Insurers buy reinsurance for a variety of reasons, but an insurer’s accounting rules and solvency regulations are inevitably at the heart of the decision.
Whether they are primary drivers or simply help insurers judge acceptable pricing for a risk- or service-motivated transaction, these rules and regulations are a key part of the equation.
IFRS 17 is the imminent new global accounting standard for insurance (outside the U.S.), and a few countries also link solvency regulations directly to IFRS. It is therefore natural to think IFRS 17 might be a major factor in insurers’ reinsurance buying decisions. To prepare for this, RGA has met with life and health insurers around the globe over the past several years to better understand and predict how those decisions might eventually change.
The transition experience from IFRS 4 to IFRS 17 could be different in every country and for every insurer, but there are clear, recurring themes. This article will explore those themes and share some of the related insights RGA has gained in the process leading up to IFRS 17, as well as the challenges insurers are experiencing as they adjust to the new standard.
The transition experience from IFRS 4 to IFRS 17 could be different in every country and for every insurer, but there are clear, recurring themes.
Recurring Insurer Themes
IFRS 17 requires the adoption of a prospective economic valuation method for insurance liabilities with an updating of the assumptions in the valuation at each future reporting date.
The feedback gained from clients globally when discussing IFRS 17 revealed three major areas of concern about the new standard:
- Cost and complexity of implementation, including data collection, IT systems development, and management processes
- Volatility in earnings over time due to use of current assumptions
- Slow pattern of expected earnings emergence
IFRS 17’s prospective economic valuation has entailed costly and challenging implementation efforts for insurers, especially life insurers. Paradoxically, IFRS 17 first required insurers to focus on the past to collect large amounts of data and to recreate history to project the future based on IASB beliefs. Needing to then perform individual policy-level projections repeatedly is the next-level challenge.
IFRS 17 also requires companies to track, recalculate, and amortize assorted values (e.g., “Loss Component” and “Contract Service Margin”), which have complex links to other values at different points in time. The final challenges will be understanding, explaining, and ultimately using these outputs.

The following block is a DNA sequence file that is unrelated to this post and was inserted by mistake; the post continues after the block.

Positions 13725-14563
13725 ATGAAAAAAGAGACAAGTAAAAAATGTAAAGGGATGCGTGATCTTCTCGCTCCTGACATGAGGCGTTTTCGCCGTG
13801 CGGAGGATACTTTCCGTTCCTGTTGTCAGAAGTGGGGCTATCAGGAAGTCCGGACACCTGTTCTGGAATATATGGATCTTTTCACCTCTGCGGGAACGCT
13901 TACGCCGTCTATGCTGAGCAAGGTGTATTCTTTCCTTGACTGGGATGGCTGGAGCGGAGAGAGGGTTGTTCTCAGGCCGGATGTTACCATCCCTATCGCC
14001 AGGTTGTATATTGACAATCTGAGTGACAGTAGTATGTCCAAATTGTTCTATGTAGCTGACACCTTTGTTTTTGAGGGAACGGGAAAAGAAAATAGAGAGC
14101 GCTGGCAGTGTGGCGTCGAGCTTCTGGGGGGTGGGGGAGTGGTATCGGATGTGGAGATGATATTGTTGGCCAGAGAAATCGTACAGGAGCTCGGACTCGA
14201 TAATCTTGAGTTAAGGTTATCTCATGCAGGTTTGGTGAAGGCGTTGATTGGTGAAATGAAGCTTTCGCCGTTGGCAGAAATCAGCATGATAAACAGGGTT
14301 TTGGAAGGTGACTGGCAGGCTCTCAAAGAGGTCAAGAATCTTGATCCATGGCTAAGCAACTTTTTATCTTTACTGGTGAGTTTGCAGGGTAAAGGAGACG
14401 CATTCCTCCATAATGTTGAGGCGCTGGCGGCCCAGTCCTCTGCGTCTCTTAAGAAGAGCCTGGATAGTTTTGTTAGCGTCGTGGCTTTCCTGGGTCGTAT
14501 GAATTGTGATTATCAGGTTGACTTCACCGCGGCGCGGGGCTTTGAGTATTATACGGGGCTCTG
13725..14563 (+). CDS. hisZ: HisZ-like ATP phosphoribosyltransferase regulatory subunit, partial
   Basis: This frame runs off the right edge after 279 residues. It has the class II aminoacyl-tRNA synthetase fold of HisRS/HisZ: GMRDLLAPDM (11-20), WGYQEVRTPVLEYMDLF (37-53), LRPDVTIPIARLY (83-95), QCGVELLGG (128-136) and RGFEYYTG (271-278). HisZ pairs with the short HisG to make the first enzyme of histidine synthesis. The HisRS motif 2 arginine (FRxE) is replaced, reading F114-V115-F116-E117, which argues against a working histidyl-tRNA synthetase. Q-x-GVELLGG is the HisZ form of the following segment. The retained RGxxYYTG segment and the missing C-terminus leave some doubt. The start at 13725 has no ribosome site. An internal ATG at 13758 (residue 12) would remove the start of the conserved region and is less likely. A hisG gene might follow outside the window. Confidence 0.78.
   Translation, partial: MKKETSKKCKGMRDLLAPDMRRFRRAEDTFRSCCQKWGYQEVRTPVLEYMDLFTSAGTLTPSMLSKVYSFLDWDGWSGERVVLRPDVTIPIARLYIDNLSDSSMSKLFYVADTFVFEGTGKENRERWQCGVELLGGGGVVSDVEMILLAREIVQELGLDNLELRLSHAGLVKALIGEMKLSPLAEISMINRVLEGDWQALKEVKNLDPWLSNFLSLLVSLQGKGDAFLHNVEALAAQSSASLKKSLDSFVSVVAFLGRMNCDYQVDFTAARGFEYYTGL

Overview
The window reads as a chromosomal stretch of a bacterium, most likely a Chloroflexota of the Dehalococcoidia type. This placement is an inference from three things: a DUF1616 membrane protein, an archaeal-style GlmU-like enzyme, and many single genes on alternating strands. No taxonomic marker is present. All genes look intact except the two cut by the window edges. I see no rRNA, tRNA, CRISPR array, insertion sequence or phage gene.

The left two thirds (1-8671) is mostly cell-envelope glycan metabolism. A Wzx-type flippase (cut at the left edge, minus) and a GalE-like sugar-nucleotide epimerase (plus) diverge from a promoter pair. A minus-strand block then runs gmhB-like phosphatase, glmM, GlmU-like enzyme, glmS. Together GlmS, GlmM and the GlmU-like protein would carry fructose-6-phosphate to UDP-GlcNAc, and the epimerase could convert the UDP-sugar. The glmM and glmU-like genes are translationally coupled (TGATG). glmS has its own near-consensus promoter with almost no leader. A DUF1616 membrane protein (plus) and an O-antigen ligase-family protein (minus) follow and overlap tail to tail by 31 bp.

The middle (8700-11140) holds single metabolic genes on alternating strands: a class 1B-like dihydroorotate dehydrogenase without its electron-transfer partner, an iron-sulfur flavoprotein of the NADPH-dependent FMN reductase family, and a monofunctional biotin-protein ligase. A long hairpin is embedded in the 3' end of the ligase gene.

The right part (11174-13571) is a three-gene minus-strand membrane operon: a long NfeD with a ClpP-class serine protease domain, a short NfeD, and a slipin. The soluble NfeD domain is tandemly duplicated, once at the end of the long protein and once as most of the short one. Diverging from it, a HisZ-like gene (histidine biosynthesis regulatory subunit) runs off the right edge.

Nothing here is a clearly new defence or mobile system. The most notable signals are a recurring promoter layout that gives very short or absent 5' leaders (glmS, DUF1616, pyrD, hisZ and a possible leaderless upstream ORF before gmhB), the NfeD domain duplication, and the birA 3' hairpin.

These combined challenges have proven formidable and caused the cost of implementation projects to grow beyond original budgets. Bemoaning this ever-expanding cost and complexity has become a constant refrain from insurers in the global IFRS 17 environment.
Only after companies make significant progress in implementing IFRS 17 systems are they typically ready to start meaningful discussions on the IFRS 17 accounting values. At this stage, volatility in earnings is a consistent complaint. This volatility boils down to two distinguishable items:
- The period-to-period fluctuations in the total income statement (Consolidated Statement of Comprehensive Income) as assumptions are updated and experience emerges
- Division of the total income statement into the Consolidated Statement of Profit or Loss (P&L) and Other Comprehensive Income (OCI), thus separating financial data that belong together and causing P&L volatility
Once companies understand the sources of this volatility and try to minimize it, they typically express dissatisfaction with the inherent pattern of IFRS 17 earnings emergence. Though this overlaps somewhat with the problem of volatility, there is indeed a distinct issue and underlying cause here. The core issue is that IFRS 17’s foundational beliefs and chosen methods lead to slow earnings emergence.
IFRS 17 Fundamental Observations
After receiving feedback from many clients over the years about their challenges and frustrations with IFRS 17, RGA has explored a range of potential solutions. In the process, we have deepened our own understanding of IFRS 17, investigating the foundations of the standard to consider its implications. Based on that journey, we believe the recurring insurer themes noted above derive from an incompatibility between IFRS 17 design elements and the insurance environment.